An affront to democracy; unelected Church nominees sit and vote on Council Education Committees in Scotland (and England)
A question for your Holyrood candidates
I will be asking my Scottish parliamentary candidates how, in their view, Council Education Committees ought to be selected. Should they simply consist of elected councillors, plus others (e.g. teachers) that they vote to co-opt? If not, what arrangement would the candidate prefer? And readers may also want to ask about this; I would love to hear the candidates’ answers. Why I am asking this strange question? Because of these strange facts:
By pre-devolution law, all Council Education Committees must include three individuals nominated by Churches. One nominee is from the Catholic Church, and one from the Church of Scotland. The third is from a religious body selected by the Council, having regard to local demographics. The elected councillors themselves have no further say in the matter, nor do those they represent. Non-believers, and members of any other than the three privileged denominations, need not apply. Nor need experts in curriculum development, child health, social planning, or any other form of worldly expertise.
And just in case any of my English friends are thinking “silly old Scotland again”, did you realise that there are two such nominees on every English Local Authority Education Committee, one Church of England and one Catholic? Presumably the larger number in Scotland reflects the more fractious nature of our ecclesiastical politics:
Education Committees control a larger part of Council budgets than any other Committee. They are the ultimate employers of School Principals and teachers, as well as being represented on senior teacher selection panels. They decide on the opening and closing of schools and whether a school should be denominational or nondenominational, and control local practice in such matters as religious education, religious observance, and instruction about sex in human relationships.
The requirement for representatives of religion on these Committees dates back through Acts in 1994 and 1973 to the 1929 reorganisation of local government in Scotland, and the earlier provisions on which it was based. To a time when the formation of the public education system was fresh in the memory, and when the population of Scotland was overwhelmingly religious.*
Almost a century later, none of this is still true. According to the 2011 census figures, the largest single religious category is “None”, while only 54% of the population describe themselves as Christian. These numbers vary greatly from region to region; the legal requirement does not. The 2014 Scottish Government Social Attitudes Survey shows 68 percent of 18-24 -year-olds and 56 percent of 25-39 -year-olds describing themselves as “no religion”. So the Nones are an actual majority in the age cohorts now beginning to send their children to school. And surely no one would claim that the pre-1918 system gives the Churches an inherited right over education. We are talking about children, not property.
The role of the Church nominees is real, not ceremonial. According to the Church of Scotland itself, they hold the balance of power in 19 of Scotland’s 32 Education Committees, so that in an actual majority of Councils, the wishes of the controlling party or coalition can be overridden if these nominees side with the opposition. Given, moreover, the admirably conversational tone of much Scottish politics, their influence will not be limited to such formal occasions. And from time to time they represent the Council on teacher selection panels.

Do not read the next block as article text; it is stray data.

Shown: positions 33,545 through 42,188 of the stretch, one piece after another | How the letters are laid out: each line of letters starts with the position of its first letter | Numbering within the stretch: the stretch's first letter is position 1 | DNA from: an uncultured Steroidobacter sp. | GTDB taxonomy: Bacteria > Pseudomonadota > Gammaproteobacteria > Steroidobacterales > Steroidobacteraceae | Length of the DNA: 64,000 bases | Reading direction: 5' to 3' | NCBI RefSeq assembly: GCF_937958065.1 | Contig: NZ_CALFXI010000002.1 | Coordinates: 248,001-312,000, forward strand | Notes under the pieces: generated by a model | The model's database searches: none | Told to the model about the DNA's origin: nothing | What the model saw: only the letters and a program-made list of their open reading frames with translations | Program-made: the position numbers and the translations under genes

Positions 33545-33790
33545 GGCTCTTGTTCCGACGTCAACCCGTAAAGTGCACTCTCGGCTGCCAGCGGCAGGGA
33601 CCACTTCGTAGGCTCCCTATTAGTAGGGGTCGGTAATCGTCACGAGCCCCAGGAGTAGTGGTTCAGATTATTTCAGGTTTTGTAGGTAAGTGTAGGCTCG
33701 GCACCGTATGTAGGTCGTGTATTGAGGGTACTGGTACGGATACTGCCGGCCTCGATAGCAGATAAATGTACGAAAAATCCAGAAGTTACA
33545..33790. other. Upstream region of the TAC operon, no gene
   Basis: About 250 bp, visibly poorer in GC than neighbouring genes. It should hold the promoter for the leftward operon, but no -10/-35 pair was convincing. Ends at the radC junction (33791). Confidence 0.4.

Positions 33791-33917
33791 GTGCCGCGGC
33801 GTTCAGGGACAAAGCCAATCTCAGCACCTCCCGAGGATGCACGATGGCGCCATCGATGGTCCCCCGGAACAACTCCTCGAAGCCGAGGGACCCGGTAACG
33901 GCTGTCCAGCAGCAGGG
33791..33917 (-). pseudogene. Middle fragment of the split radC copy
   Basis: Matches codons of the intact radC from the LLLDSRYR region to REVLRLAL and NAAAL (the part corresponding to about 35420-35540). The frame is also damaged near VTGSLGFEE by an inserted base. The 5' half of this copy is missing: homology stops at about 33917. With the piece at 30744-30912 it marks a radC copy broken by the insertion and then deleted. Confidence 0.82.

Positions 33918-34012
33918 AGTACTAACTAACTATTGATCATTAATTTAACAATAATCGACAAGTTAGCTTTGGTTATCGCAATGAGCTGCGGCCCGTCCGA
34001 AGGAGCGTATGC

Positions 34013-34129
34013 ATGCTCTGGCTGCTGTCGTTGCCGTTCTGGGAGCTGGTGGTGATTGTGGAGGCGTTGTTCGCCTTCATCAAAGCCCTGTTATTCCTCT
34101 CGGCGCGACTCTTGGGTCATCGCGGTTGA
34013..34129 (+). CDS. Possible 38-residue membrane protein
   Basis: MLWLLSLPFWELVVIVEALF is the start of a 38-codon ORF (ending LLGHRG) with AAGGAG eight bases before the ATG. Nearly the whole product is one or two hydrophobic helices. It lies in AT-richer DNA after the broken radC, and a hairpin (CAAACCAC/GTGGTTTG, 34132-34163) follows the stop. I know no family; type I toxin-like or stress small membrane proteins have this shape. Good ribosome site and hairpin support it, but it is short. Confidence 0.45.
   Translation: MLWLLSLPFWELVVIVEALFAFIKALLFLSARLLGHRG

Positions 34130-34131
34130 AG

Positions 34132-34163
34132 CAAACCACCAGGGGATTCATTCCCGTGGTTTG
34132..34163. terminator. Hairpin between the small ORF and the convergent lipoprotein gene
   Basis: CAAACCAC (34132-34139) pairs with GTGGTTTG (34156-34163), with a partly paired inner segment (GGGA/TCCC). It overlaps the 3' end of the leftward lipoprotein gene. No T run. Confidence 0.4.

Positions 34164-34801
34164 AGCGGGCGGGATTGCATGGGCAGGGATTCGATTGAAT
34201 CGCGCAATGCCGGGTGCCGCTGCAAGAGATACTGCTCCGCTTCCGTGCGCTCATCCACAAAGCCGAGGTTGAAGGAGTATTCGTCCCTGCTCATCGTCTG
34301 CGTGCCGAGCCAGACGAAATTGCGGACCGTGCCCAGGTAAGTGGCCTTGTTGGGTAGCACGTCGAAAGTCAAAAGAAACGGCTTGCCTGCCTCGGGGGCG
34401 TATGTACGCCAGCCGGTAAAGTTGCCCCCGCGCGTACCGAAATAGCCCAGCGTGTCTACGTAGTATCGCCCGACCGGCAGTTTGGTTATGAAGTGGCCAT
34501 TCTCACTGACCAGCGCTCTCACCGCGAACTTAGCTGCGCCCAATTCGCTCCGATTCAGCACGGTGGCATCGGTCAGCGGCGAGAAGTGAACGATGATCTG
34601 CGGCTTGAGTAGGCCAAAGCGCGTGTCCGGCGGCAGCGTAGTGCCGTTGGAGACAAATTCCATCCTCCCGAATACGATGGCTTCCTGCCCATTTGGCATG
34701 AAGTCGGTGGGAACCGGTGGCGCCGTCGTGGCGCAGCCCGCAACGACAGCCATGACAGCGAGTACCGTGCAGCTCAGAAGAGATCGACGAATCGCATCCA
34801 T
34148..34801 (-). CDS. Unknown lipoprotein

Why this matters
Space does not permit full elaboration of the case for abolition of these privileged positions, so the following incomplete summary must suffice:
The arrangement violates human rights. It excludes nonbelievers, and followers of any belief system other than the three represented, from equal participation in the process of government
It is anti-democratic. It places part of the machinery of government under the influence of individuals in whose appointment the electorate has no say. The point here is not that these individuals are religious; so indeed many elected councillors. It is that they are unelected. They sit and vote on the most important of all local authority committees, having completely bypassed the democratic process
It assumes a consensus in favour of religion that no longer exists. Nonbelievers are now the single largest group in Scotland, and an actual majority among the young
It restricts the ability of elected Councillors to co-opt individuals of their own choosing, since both law and common sense require that the Committees have a majority of elected members
It has proved difficult if not impossible to follow in practice. Freedom of Information request found that, as of July 2015, seven councils had failed to fill all positions; one (Orkney) had appointed no religious representatives; eight had filled the third Church Representative position by newspaper advertisements that had attracted only one applicant; one representative had nominated himself when asked to consult with colleagues; and for these or other reasons, in 18 out of 32 councils the process had clearly proved defective.
It gives power to unelected individuals with extreme and unrepresentative views. I blogged on this in 2013, and the situation has not changed. The haphazard procedures described above make it easy for extreme Churches to gain the right to nominate a representative. Thus, from the limited information available on Church websites, we know that there are at least six representatives of Churches (in Clackmannanshire, Highland, Inverclyde, Na h-Eileanan Siar, North Ayrshire and Souh Lanarkshire) who believe that the prescribed Earth and Life Sciences syllabus is a pack of lies, the same number believing in the literal physical eternal punishment of those who reject Jesus, and one who believes in the curing of physical ailments by laying on of hands. For the nominees of these Churches, holding these extreme views becomes a job requirement for Education Committee membership, despite the science content of the Curriculum and the educational goals of tolerance and inclusiveness
It risks placing teachers and school management teams in an impossible position. I know of cases where a six-day creationist is simultaneously a member of school chaplaincy teams, and of the Education Committee overseeing these same schools. Consider the dilemma of a science teacher who may wish to confront him